play leads to the ability to integrate information gained
through the senses.
can we facilitate midline experiences and, therefore,
body discovery for blind babies? By "furnishing the
midline space," again providing reasons for the blind
baby to touch his/her hands together. On-body playhands
together, hand to foot, foot to mouth, etc.is
the way the child begins to know his/her body and how
it can move. These are the components needed for eventual
sitting and walking.
A third aspect parents can explore is the sound-touch
relationship. Early on, sound not related to a touchable
object will not have meaning to the blind baby. For
a sighted baby, things to look at are things to touch,
and things to touch are things to look at. How can we
create an equivalent experience for the blind baby?
By making sure that things to hear are things to touch
and by adding a touch experience to whatever vision
the child might have. Even visually directed reaching
is tactually directed at first. What can facilitate
sound-touch understanding and reaching? The parent's
voice and body is the logical place to start.
does a blind baby need? To move in and learn about the
world. A toddler with normal eyesight would be running
around "visiting the world." The young blind child should
have this opportunity, too. An early intervention program
for a blind child should be about movement and discovery;
movement should be built into the structure of the program.
large part of the EIP day is often circle time-type
activities with the desired behavior being "sitting
quietly and waiting your turn" This kind of activity
is often overemphasized and inappropriate for toddlers
who need experience in visiting the world (and was,
in fact, a program design borrowed from the preschool
model meant for older children). If the needs of the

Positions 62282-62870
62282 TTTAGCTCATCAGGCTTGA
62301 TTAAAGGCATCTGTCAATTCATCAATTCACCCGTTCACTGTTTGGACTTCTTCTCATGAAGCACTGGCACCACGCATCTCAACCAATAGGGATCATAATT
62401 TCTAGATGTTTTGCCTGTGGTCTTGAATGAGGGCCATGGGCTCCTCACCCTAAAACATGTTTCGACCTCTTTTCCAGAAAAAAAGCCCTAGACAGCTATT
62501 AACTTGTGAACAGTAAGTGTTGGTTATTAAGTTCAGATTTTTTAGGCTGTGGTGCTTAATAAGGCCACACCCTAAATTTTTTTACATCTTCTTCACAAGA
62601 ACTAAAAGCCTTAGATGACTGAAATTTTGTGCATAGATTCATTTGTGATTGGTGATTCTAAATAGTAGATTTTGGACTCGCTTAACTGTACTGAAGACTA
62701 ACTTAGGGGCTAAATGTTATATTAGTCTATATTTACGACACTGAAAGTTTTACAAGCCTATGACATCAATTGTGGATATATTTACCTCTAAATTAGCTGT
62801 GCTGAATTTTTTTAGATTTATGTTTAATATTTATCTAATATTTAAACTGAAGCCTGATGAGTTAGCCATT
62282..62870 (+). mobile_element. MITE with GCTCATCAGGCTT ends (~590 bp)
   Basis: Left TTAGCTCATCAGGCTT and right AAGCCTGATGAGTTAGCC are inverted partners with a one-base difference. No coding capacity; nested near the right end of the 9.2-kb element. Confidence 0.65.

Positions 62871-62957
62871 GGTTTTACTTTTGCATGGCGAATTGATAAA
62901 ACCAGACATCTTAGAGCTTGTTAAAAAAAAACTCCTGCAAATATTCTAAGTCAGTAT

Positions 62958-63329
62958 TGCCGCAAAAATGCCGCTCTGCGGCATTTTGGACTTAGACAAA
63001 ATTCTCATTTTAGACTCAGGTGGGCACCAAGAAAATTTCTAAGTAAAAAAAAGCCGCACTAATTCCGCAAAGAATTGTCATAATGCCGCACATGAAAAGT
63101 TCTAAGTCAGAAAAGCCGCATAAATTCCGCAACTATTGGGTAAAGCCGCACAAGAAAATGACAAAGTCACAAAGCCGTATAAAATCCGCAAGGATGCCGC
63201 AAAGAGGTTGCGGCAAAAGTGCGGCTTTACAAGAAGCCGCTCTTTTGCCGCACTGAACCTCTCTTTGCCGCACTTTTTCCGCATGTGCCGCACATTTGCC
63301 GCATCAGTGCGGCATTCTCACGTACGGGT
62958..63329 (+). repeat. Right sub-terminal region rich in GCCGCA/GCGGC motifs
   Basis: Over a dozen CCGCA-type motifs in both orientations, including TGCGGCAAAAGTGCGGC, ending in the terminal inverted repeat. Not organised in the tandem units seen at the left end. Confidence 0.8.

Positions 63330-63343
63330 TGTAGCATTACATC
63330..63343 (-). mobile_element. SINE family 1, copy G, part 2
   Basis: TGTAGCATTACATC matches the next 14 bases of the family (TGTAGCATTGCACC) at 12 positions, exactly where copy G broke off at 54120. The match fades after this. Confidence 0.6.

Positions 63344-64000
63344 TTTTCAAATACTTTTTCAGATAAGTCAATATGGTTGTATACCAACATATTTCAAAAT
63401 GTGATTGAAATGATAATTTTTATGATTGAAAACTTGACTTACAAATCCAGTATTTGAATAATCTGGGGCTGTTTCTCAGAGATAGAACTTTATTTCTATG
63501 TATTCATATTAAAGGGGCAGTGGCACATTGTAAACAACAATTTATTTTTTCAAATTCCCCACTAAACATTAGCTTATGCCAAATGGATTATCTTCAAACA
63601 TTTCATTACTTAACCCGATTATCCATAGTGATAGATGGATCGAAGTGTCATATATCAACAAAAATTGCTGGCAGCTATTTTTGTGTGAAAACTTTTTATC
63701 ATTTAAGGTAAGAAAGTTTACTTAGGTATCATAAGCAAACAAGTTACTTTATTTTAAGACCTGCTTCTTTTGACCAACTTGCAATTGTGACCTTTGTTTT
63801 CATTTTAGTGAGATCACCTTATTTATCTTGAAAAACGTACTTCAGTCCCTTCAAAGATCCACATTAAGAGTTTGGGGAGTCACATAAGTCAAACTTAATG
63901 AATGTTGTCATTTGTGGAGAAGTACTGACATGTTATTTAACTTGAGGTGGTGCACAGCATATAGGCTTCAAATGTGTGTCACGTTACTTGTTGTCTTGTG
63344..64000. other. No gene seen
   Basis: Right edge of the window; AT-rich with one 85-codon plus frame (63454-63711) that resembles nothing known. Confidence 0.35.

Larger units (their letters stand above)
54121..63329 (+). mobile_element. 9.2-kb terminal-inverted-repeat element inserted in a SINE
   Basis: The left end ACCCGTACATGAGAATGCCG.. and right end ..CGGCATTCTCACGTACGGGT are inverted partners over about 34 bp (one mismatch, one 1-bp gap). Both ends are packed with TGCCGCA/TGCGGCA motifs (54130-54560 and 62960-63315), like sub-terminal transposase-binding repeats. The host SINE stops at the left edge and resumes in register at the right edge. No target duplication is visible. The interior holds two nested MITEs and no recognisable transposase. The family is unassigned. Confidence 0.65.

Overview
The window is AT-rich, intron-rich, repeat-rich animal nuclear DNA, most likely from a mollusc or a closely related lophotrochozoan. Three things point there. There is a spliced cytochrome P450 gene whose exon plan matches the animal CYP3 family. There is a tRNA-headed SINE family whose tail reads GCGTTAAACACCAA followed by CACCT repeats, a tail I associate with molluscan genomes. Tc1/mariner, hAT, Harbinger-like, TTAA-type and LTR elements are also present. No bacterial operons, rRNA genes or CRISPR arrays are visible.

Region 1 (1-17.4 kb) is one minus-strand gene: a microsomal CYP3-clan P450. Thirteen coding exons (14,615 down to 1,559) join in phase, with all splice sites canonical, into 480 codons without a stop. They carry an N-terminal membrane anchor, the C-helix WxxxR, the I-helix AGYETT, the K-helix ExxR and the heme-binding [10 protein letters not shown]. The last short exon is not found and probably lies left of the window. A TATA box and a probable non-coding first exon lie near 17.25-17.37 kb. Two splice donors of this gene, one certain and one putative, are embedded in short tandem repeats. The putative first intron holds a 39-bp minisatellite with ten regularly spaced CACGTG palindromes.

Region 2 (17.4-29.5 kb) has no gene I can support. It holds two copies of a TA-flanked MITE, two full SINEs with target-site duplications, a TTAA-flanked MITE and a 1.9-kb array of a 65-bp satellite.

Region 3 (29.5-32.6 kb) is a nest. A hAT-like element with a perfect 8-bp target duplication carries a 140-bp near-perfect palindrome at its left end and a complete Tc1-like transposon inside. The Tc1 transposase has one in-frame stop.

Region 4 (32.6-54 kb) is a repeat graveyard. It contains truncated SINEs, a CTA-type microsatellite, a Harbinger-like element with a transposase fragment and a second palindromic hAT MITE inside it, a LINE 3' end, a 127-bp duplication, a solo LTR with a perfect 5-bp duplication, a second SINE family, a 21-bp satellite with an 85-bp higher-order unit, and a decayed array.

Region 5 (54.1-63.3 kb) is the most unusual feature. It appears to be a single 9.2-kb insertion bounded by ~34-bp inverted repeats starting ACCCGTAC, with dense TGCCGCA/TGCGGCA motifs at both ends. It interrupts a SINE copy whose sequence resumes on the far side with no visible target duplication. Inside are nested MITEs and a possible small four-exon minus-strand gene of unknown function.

child dictated the program, then sitting quietly would
not be a top priority for children who need movement
and exploration. Programs should be facilitating and
encouraging movement. (A more meaningful and appropriate
alternative to the typical circle time for a blind child
might be a small circle made up of the child, the parent,
and a teacher or aide.)
Role of the Classroom Aide
role of the aide in the classroom is another critical
aspect of early programming. Joe feels classroom aides
should be there to facilitate movement and independence
in the child. The aide must not be a shadow hovering
over the child! The aide must learn what the child can
do and allow the child to do it. She should be an available
but not interrupting helper. She should not be a personal
of the Cane
should the cane be introduced? When it will facilitate
and not interrupt movement, says Joe. Usually this is
when the child has achieved stable walking. Some classroom
teachers and even professionals in the O&M field do
not as yet see the cane as a viable tool to facilitate
movement in children so young. As a result of these
reservations, sometimes the "sighted guide" technique
is emphasized because it supposedly gives the child
a quicker, more efficient way to get around. However,
this quicker, more efficient movement is at the expense
of the blind child's developing his/her own efficiency
and speed and observing his/her own movement, all of
which eventually lead to independent mobility. Of course,
guided walking is also at the expense of the child's
self esteem and confidence about his/her own knowledge
of and ability to get around in the world. If independent
mobility is the eventual goal, then the child must be
allowed and encouraged to develop it.